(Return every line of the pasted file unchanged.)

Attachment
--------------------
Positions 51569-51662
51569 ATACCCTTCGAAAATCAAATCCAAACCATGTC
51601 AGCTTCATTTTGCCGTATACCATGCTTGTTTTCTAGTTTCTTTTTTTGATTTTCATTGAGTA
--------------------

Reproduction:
Positions 51569-51662
51569 ATACCCTTCGAAAATCAAATCCAAACCATGTC
51601 AGCTTCATTTTGCCGTATACCATGCTTGTTTTCTAGTTTCTTTTTTTGATTTTCATTGAGTA